~ Sit in a comfortable position with your eyes closed.
~ With a focus on your breath, begin by noticing its cadence and quality as it enters and exits your nostrils or slightly open mouth.
~ Follow your breath for a few minutes noticing how your current mental state.
~ Shift your attention and note any tension in your feet, legs, and thighs; be content to simply notice it.
~ Note any tension in your lower back and abdomen, chest and arms.
~ Note any tension in your neck.
~ Rotate your neck from one side to the other; Note how your neck and shoulders respond.
~ Finally take three deep breaths, holding each one for a moment before exhaling.
~ Open your eyes and slowly get up.
The point of 15-minute seated awareness breaks is to break the chaotic stimulus input of the open seating environment for a brief period of time. Doing so will make a difference in your ability to concentrate.
It won’t make your teammates talk less,* decrease the amount of time you wear headphones or make the background noise less annoying, but it will give you a way to control what you focus on for 5-15 minutes in the morning and afternoon.
*You might even begin to attract others into your conference room thereby creating a small group practice which can be even more powerful.
Use the Zen-Journal analog system for planning and scheduling
Open seating environments are ripe with distraction and when it comes to planning and scheduling your workday, the chaos of your workspace can intervene. The Zen-Journal analog planning system can help you with this aspect of overwhelm and over-commitment.
The Zen-Journal Planning System is a giant leap forward in analog planners is that you can use any notebook of your choosing. There are no pre-printed pages and you’ll never run out of space (until it’s time for a new volume).
It’s most powerful distinction is that it empowers you to schedule tasks and commitments using a relevancy filter. Task relevancy is a key term in the Zen-Journal system as it’s meant to include only those tasks that are most relevant to your life on any given day. When tasks lose their relevance, they are eliminated from further attention. This results in only the most relevant tasks being assigned to a specific date.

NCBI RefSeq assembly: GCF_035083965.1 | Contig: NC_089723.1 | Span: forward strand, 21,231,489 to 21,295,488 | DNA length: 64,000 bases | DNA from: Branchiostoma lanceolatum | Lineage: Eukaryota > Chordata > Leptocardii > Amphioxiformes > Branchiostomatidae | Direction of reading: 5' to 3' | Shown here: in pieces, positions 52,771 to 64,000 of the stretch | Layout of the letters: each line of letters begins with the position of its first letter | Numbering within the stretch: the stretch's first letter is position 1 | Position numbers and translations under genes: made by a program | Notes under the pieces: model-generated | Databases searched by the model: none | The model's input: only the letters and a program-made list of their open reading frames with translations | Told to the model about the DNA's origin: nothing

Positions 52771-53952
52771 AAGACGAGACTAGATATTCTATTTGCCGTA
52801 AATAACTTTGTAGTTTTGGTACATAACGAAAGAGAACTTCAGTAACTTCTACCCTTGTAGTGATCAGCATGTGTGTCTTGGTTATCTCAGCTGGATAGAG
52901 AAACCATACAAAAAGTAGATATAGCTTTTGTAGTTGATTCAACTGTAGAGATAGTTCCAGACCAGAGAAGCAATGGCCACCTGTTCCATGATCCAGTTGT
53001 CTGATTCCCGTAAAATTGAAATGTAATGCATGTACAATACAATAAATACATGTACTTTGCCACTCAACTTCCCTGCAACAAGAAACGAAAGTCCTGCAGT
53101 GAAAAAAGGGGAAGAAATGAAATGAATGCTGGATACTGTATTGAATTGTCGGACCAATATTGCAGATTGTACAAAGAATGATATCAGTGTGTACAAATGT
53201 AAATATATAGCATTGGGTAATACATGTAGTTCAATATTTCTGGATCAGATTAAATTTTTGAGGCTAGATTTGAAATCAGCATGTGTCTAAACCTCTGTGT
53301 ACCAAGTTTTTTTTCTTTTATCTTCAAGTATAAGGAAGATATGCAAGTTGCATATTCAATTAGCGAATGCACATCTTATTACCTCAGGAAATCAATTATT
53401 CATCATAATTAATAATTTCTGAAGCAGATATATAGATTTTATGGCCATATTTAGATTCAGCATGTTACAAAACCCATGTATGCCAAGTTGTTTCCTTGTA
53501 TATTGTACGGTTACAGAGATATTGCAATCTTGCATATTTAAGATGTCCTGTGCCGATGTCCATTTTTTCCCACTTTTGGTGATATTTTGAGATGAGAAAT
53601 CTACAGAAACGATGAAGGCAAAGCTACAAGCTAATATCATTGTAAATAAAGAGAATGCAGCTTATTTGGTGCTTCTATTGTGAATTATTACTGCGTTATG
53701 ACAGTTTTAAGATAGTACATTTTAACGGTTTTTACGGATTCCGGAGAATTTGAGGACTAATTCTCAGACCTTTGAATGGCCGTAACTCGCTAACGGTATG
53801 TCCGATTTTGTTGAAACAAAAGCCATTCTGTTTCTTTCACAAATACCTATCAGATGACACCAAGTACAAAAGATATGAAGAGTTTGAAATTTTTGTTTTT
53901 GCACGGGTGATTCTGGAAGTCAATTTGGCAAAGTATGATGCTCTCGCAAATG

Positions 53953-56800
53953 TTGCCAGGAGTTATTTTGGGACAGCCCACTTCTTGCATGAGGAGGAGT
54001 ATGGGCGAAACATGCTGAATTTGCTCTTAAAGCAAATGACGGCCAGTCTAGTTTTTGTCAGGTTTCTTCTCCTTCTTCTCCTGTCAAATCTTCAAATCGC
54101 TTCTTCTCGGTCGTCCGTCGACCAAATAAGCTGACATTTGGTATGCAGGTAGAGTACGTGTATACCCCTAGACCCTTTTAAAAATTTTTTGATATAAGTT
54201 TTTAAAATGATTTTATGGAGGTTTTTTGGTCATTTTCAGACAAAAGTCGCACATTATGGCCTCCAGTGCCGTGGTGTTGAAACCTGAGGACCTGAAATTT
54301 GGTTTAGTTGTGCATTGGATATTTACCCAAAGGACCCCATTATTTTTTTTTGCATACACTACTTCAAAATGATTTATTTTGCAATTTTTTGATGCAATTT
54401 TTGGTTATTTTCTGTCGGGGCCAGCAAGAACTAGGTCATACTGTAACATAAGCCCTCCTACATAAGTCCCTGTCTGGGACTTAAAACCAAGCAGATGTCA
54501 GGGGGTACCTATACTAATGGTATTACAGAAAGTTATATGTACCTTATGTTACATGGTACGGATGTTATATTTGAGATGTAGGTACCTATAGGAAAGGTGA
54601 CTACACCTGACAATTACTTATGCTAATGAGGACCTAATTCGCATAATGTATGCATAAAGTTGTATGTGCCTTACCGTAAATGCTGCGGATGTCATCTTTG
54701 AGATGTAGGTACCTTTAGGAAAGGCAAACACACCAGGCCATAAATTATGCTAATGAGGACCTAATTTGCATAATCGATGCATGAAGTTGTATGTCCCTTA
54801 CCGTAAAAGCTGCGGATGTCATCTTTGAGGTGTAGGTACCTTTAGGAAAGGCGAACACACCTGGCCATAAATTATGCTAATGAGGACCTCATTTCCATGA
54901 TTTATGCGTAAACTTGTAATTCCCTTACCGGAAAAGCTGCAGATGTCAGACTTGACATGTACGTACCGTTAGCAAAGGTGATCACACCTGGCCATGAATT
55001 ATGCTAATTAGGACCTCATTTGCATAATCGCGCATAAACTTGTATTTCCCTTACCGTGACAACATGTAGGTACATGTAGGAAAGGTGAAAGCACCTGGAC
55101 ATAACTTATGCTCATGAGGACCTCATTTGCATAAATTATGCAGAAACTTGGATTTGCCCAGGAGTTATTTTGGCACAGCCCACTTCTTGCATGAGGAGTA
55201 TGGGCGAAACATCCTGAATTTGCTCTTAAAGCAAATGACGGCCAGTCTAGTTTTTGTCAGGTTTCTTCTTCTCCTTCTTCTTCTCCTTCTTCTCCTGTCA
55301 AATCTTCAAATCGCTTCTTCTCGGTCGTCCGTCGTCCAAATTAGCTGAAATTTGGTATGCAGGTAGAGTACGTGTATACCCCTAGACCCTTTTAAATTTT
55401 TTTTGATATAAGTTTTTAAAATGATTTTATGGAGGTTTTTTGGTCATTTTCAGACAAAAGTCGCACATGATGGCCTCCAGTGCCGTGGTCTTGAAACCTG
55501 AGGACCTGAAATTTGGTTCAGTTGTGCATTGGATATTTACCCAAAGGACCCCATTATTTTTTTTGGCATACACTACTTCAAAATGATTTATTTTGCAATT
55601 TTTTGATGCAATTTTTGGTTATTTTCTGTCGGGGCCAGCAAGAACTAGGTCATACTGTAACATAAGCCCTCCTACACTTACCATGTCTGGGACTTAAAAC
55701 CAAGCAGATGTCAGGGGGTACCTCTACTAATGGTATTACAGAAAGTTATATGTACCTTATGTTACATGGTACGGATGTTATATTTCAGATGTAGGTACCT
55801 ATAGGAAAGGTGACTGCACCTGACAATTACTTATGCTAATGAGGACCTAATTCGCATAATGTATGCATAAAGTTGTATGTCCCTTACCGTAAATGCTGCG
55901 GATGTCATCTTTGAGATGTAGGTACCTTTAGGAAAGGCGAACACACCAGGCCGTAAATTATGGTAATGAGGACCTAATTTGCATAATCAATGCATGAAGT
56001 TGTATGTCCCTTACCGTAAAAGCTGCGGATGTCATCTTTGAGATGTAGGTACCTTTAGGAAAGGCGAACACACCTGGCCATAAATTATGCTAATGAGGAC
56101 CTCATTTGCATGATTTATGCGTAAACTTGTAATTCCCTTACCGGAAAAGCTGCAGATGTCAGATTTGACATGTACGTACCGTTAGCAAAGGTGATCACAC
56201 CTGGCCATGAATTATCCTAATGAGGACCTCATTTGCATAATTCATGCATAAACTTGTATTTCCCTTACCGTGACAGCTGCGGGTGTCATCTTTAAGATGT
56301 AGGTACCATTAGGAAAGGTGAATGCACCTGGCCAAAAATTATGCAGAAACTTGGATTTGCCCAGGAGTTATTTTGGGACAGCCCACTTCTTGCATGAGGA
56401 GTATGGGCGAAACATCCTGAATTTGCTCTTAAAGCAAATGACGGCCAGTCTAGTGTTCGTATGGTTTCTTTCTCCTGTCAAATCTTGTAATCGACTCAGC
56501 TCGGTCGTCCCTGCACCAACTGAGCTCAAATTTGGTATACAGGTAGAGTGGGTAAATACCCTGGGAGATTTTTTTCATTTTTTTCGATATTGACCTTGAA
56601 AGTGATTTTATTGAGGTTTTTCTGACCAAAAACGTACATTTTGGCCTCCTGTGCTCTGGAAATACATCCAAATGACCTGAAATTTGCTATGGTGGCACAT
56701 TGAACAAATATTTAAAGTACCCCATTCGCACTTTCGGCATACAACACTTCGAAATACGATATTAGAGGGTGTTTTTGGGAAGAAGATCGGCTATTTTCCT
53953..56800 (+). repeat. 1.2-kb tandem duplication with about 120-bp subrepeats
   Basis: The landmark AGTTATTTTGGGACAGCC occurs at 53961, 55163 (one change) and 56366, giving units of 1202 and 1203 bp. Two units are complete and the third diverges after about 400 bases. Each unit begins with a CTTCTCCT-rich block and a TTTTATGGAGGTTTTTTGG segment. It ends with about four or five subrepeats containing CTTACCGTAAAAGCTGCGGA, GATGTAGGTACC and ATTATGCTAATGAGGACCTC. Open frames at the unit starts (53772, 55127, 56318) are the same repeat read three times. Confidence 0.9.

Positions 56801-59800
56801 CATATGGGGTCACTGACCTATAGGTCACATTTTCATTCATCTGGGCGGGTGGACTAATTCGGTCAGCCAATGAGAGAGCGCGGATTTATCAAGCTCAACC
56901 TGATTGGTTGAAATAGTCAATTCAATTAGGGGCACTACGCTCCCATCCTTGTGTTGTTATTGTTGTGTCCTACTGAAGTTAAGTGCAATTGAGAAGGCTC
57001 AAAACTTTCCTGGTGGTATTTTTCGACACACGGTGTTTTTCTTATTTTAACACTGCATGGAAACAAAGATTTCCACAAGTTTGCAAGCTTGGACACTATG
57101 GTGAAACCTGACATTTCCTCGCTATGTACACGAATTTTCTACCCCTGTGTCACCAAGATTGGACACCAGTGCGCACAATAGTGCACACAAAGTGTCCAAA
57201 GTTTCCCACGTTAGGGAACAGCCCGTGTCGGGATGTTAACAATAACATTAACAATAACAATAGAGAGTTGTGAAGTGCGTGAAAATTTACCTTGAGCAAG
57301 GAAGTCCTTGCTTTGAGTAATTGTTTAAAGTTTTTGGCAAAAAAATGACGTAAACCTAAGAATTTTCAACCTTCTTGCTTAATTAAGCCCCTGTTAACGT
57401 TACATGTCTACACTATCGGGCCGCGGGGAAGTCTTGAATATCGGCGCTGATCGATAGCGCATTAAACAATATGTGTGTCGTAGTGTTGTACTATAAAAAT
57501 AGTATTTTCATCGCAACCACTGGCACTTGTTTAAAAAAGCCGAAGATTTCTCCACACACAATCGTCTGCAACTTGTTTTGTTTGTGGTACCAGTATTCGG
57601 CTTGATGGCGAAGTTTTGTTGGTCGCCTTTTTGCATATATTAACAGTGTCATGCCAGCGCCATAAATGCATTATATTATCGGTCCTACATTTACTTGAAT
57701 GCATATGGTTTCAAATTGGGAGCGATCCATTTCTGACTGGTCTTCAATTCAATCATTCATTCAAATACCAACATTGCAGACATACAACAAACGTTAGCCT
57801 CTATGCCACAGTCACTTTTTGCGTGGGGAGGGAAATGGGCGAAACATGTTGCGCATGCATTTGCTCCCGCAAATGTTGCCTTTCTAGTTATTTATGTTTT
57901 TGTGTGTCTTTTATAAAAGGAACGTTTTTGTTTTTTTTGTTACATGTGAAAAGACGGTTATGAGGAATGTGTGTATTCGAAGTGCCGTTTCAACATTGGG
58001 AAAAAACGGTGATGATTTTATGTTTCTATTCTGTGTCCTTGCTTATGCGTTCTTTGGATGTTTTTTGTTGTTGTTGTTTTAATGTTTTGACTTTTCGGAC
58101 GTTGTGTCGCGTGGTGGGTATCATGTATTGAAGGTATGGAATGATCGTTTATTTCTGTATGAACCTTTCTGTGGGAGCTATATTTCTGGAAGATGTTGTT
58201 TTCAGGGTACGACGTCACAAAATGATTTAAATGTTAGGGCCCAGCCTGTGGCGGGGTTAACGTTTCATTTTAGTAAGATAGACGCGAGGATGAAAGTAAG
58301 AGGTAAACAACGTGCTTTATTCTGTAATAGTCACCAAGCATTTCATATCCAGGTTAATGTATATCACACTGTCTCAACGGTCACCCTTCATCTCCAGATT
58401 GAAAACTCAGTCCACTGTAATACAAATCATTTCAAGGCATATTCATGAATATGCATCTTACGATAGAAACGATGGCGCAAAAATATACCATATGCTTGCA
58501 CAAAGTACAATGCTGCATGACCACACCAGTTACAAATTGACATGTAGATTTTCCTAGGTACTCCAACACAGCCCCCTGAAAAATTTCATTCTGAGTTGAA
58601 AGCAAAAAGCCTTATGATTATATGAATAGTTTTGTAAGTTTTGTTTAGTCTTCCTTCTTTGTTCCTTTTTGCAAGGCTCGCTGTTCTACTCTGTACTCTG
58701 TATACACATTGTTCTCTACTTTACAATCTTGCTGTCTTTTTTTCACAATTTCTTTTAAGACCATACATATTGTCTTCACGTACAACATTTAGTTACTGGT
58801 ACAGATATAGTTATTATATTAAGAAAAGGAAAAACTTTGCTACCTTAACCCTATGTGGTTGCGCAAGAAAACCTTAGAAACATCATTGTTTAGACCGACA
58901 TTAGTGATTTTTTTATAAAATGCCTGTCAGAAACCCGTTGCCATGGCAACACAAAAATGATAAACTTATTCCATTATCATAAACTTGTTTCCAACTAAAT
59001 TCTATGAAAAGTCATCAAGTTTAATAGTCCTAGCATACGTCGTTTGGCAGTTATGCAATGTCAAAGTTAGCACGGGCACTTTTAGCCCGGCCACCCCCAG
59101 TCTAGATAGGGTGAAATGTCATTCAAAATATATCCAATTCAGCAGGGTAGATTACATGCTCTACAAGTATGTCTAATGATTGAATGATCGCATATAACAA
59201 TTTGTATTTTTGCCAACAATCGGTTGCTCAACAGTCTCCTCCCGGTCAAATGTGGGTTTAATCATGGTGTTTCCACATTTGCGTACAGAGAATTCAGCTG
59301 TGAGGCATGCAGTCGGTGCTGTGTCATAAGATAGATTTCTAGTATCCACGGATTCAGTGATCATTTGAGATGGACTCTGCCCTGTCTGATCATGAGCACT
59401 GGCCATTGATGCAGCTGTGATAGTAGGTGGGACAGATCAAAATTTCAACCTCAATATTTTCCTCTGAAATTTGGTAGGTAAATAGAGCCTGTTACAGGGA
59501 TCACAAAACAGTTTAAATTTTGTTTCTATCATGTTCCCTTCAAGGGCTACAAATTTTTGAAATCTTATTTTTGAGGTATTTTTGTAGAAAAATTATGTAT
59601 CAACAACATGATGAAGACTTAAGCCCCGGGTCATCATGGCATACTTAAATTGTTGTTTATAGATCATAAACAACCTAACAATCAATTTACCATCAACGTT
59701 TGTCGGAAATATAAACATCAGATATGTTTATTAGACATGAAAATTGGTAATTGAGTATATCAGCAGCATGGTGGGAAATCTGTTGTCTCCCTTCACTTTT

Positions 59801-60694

You can learn how to use the Zen-Journal system -and how it takes advantage of and seamlessly integrates with you digital devices- by subscribing and downloading the free set-up guide.
The Zen-Journal Planning System, when added to your daily meditation practice and scheduled seated awareness breaks, can add a powerful element to your defense against the dysfunction of the open office seating arrangements.
Mindfulness may be the only solution for working in an open seating environment
As I demonstrated in the first few paragraphs in this post, open seating environments can actually be harmful to those forced to work within them. They contribute to a lack of privacy and feelings of distrust. It isn’t the most conducive environment for taping into your most meaningful work, either.
Mindfulness practices may well be the most powerful tool in your workforce survival toolkit. Your employer isn’t likely to change the open seating arrangement in your department or on your floor, but as suggested above, incorporating mindfulness practices into your workday can give you a powerful tool to not only interrupt the chaos of the environment but provide you with a considered response that increases the space between the stimulus of the environment and a considered response.